A media of integrity, a fair and balanced media, is not just the prerogative of journalists. It is in the interest of everyone – it is the right of the citizens in a democratic country. It should provide a fair and balance view of issues important for the people, and to be the voice of the voiceless, rather than a mouthpiece of the government.

After Operasi Lallang in 1987, the government under the former Prime Minister effectively brought all mainstream media under its control either directly, or indirectly. Newspapers were bought over by political parties and laws like the Printing and Publication Act, the Official Secrets Act and the Sedition Act instill fear and self-censorship among its senior editors and working journalists.

In this climate of fear, the lack of critical journalism is precisely what’s driving people online to get their news. The explosion of bloggers and online news and the millions of hits they get show the people’s hunger for REAL NEWS and VIEWS that matter. That power is now accorded some respect after the fallout of the recent general election. Good. Now let’s hope something is done to lift those laws that curtail the independence of mainstream media.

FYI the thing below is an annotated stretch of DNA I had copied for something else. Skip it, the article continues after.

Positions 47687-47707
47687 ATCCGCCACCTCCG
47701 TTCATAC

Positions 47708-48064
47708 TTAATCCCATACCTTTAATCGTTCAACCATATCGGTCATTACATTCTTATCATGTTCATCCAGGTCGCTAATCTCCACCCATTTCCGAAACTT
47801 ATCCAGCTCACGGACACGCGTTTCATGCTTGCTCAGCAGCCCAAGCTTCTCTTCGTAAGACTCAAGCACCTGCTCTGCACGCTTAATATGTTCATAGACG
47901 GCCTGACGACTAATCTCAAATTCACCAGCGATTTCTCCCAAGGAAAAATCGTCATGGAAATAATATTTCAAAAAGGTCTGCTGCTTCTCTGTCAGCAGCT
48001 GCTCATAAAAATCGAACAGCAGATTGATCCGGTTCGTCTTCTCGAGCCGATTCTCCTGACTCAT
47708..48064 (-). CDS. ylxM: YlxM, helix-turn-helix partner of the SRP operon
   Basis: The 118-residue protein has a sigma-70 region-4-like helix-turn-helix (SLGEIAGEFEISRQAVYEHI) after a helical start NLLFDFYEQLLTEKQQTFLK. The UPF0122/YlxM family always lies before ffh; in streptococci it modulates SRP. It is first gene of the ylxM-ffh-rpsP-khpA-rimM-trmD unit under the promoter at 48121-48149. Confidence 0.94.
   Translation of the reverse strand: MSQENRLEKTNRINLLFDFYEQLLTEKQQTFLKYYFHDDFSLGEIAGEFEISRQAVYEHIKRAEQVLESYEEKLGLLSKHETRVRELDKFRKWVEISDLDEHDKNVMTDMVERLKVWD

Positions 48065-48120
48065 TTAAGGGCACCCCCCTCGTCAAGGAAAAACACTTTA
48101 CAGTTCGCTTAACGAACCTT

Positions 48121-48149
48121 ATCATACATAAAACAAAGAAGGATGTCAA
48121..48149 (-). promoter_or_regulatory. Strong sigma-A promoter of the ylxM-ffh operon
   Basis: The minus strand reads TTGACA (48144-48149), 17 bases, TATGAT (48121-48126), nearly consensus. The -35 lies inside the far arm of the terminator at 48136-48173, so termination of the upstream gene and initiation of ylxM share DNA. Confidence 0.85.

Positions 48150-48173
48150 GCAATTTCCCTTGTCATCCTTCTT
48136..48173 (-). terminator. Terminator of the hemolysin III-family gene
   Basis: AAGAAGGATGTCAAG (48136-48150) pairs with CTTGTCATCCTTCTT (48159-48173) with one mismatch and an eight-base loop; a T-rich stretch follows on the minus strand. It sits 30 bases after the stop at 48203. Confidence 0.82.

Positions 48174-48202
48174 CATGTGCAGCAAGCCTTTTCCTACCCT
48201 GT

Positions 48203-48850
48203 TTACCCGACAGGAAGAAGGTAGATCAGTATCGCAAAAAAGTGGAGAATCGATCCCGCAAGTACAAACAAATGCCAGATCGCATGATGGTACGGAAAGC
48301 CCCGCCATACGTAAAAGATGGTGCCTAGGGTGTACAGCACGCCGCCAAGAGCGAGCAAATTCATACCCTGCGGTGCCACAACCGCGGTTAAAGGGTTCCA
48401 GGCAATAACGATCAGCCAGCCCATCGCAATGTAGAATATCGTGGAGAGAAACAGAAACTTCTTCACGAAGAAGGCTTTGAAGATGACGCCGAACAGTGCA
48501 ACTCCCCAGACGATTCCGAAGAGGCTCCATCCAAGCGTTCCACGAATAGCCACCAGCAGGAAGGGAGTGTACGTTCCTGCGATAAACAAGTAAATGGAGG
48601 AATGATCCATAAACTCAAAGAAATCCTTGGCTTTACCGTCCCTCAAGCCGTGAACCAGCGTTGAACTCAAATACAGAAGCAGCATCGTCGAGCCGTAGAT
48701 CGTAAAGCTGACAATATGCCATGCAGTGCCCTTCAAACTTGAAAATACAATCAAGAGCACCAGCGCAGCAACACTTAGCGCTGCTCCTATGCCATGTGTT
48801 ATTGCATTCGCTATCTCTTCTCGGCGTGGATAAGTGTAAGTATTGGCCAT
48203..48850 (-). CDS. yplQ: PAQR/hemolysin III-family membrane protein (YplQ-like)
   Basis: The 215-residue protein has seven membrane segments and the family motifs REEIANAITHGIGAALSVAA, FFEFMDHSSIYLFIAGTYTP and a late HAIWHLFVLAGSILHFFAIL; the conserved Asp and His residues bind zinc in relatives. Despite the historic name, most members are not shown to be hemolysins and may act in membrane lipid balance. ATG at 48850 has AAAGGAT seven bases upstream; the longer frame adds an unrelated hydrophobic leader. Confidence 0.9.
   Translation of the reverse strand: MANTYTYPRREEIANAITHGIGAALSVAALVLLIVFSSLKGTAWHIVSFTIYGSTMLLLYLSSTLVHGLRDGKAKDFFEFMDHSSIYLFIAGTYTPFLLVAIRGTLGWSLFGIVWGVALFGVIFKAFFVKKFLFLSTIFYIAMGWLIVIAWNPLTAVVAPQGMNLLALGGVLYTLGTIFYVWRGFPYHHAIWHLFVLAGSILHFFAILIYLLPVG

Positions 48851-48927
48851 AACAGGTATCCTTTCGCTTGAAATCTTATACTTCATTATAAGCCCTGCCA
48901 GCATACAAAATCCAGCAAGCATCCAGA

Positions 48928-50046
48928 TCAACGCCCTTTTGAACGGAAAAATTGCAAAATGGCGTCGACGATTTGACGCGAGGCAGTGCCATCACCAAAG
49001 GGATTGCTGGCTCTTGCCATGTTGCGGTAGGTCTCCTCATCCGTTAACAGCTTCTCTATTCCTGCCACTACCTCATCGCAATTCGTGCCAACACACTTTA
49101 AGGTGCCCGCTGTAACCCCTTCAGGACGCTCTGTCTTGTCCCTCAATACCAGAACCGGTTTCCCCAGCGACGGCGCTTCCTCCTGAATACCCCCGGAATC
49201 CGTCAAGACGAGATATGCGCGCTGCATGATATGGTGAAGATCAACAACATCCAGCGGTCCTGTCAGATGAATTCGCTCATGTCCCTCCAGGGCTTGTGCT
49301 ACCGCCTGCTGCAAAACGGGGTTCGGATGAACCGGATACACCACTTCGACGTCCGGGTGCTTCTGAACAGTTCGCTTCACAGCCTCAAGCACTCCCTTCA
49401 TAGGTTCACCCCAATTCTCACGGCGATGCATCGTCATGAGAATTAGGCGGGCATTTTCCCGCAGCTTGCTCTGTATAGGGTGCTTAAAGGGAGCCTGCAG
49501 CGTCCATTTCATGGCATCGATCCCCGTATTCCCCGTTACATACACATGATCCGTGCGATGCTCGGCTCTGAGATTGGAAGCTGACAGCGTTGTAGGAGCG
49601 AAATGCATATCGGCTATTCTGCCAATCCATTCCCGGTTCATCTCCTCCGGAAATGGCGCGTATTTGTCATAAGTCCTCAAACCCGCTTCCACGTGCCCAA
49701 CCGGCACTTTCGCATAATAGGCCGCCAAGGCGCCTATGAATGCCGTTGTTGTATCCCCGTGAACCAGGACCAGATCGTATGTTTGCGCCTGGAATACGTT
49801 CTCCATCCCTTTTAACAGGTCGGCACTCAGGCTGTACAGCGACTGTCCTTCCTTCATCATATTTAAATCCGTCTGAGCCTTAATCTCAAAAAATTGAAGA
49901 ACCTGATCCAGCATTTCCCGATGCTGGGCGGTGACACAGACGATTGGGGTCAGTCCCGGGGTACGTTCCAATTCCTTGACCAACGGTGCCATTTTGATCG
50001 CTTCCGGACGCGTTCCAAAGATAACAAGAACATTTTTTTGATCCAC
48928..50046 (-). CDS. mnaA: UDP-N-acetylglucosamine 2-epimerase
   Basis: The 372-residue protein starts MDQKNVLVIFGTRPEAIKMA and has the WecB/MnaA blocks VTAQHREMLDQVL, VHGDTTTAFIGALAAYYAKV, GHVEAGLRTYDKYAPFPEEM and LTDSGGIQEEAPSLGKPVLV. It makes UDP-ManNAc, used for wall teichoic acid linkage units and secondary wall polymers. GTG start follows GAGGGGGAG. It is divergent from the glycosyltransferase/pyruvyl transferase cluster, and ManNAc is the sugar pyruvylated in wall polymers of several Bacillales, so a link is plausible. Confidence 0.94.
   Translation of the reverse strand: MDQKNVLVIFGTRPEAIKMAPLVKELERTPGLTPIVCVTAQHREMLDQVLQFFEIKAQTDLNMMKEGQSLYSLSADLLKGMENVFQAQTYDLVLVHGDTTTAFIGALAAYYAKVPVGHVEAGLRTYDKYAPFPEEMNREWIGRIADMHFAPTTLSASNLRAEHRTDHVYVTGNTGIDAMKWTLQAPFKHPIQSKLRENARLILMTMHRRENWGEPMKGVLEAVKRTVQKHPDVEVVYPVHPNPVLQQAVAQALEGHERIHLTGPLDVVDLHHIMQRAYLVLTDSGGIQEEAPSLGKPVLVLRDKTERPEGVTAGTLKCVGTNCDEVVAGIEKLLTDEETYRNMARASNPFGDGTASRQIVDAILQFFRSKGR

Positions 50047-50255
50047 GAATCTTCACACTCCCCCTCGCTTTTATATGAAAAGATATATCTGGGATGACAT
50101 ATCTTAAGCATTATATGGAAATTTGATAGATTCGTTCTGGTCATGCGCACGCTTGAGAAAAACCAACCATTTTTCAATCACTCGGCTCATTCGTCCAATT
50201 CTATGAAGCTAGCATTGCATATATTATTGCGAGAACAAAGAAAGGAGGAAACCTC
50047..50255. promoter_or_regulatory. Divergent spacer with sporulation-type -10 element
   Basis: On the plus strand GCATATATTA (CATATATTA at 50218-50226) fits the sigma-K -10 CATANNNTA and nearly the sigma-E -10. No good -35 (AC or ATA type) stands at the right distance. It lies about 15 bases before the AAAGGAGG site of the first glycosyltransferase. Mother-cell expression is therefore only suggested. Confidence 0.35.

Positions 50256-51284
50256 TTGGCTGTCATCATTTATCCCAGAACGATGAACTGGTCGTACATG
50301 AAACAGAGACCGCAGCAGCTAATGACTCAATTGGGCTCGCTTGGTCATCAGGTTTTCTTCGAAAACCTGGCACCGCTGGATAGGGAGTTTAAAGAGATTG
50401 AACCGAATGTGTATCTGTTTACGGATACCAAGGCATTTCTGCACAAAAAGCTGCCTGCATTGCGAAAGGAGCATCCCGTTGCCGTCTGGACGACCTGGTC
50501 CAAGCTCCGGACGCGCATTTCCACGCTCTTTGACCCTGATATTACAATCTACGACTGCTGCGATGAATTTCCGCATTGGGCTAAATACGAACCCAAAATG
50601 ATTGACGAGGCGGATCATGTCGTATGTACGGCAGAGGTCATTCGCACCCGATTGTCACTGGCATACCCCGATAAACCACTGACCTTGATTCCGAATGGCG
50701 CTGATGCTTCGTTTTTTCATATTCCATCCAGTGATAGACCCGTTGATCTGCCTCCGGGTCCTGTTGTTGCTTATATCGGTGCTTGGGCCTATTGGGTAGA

If we leave it to the current batch of working journalists and senior editors to revamp the state of the media, with those laws still hanging over their heads like a Damocles’ sword, we won’t get anywhere. After all, their bread and butter depend on retaining the status quo.

In the same way, let me ask Zaid, why didn’t he tell the judges to clean the judiciary up? Can we leave it to the judges to clean themselves up, when some of them are implicated as beneficiaries of executive interference? Why talk about an independent commission to elect judges, why bother when judges themselves haven’t said anything about overhauling the justice system?